For several years now I am building my own home automation tools by putting together existing hardware and self-written software. As the central software core of my home automation system I use h.a.c.s. – “home automation control server” which I put up as open source software on GitHub.
Throughout the years I was able to embedd a lot of daily tasks and measurements in one place which can be accessed by a simple web page. It currently looks like this:
You can find some articles on this blog about h.a.c.s. if you want to know more about it.
As of today I can control and measure the states of switches, windows, doors, temperature and humidity and power consumption. Scenarios like “when this door opens, switch on that light” are easy things to do with h.a.c.s.
Now “Winter’s coming!”. And therefore I want to take control of the heating of each and every room in the house. I want to set a goal for a temperature and I want the heating to fire up or cool down with that goal. And of course I want to monitor manual changes of each and every radiator in the house.
Last week then I stumbled upon a piece of kit called “ELV MAX! Cube”. It’s a white cube (as the name implies) which offers a USB port from which it is powered and an RJ-45 ethernet port which connects the cube to the home network.
The cube itself does not draw much power and it can be powered by the routers USB port easily. It allows you to connect some peripherals using 868 mhz rf. Those peripherals can be: window state sensors (closed/open) and thermostats to control the radiators (and a switch but, well… hopefully not necessary).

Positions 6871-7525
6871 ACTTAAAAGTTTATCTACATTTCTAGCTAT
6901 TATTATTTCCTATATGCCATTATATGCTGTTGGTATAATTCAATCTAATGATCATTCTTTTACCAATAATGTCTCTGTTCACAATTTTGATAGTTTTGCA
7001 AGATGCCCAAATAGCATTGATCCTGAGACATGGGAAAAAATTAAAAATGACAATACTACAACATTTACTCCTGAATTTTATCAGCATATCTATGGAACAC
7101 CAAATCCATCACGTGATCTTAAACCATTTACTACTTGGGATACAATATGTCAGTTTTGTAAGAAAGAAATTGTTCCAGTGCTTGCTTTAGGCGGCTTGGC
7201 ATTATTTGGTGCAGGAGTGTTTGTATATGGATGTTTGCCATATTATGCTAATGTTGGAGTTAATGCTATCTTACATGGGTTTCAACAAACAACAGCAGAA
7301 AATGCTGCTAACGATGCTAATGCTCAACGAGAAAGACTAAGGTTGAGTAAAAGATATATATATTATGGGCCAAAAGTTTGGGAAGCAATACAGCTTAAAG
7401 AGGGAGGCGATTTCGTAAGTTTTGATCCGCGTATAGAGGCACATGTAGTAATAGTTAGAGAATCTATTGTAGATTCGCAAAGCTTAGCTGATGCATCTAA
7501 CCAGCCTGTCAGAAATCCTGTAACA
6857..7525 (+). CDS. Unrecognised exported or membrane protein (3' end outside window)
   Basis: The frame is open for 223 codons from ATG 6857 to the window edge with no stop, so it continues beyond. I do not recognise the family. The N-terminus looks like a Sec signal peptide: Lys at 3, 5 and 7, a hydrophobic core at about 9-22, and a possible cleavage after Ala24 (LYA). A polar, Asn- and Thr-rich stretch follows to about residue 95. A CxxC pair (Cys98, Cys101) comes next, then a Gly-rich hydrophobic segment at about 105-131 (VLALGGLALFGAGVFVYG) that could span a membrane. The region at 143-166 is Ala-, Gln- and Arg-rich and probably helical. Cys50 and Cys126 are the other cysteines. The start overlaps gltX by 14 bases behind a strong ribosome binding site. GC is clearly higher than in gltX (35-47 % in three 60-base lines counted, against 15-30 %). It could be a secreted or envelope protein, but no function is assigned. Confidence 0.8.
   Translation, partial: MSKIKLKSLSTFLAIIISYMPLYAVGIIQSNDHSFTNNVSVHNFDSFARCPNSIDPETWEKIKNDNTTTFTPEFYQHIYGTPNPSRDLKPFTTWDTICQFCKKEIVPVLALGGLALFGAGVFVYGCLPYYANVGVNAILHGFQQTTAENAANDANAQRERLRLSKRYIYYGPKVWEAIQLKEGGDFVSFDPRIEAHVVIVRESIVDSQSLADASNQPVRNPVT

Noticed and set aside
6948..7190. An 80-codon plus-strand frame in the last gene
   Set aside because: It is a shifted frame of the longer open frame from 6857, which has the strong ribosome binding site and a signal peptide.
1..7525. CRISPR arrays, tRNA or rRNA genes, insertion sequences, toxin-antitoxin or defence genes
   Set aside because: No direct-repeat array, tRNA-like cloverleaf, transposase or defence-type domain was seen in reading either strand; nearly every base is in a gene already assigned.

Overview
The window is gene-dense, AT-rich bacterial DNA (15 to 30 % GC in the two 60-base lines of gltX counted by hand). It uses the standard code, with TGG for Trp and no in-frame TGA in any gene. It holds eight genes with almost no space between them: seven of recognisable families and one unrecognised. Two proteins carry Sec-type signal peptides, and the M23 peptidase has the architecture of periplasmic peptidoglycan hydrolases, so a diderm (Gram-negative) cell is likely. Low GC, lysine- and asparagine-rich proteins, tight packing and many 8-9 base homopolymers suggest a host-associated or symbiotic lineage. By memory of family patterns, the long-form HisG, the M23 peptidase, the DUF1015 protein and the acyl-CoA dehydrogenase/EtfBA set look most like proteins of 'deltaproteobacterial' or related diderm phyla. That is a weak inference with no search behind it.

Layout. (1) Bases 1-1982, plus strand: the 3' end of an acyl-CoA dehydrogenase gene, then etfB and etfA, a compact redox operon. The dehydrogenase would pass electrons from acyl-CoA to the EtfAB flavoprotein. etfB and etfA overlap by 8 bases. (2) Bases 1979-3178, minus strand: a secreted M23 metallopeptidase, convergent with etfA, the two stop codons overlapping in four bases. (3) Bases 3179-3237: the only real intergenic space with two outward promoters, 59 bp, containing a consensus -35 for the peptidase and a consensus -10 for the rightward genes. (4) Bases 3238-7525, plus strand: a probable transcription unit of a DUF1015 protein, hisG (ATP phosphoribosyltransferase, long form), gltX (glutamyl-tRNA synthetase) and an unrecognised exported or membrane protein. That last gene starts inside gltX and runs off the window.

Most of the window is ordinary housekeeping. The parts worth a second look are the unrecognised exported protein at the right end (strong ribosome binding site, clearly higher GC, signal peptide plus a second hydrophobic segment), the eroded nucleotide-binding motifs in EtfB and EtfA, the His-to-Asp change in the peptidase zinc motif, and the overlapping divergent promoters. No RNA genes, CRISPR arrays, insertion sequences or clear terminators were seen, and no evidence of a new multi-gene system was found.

It comes with it’s own user interface – a java application that connects to the device and allows you to configure it. Quite nice – it runs on Windows and Mac. You can use a cloud service to control the device over the internet, but I have no intention in trying that out right now.
My plan is to extend h.a.c.s. to get information from the cube and handle them and in the end even control the cube by setting temperatures and controlling the outcome of those changes.
As of now there are some efforts to decode the quite interesting protocol the cube is talking. You communicate with the cube over TCP (my cube listens on port 62910).
Currently I am building a small debug application which allows me to experiment with the output of the cube faster than plain telnet would. And within this I had the first contact tonight:
As always all my efforts can be seen in the hacs repository.
Source 1: https://github.com/bietiekay/hacs
Source 2: http://www.schrankmonster.de/?s=hacs
Source 3: http://www.elv.de/max-cube-lan-gateway.html
Source 4: http://www.domoticaforum.eu/viewtopic.php?f=66&t=6654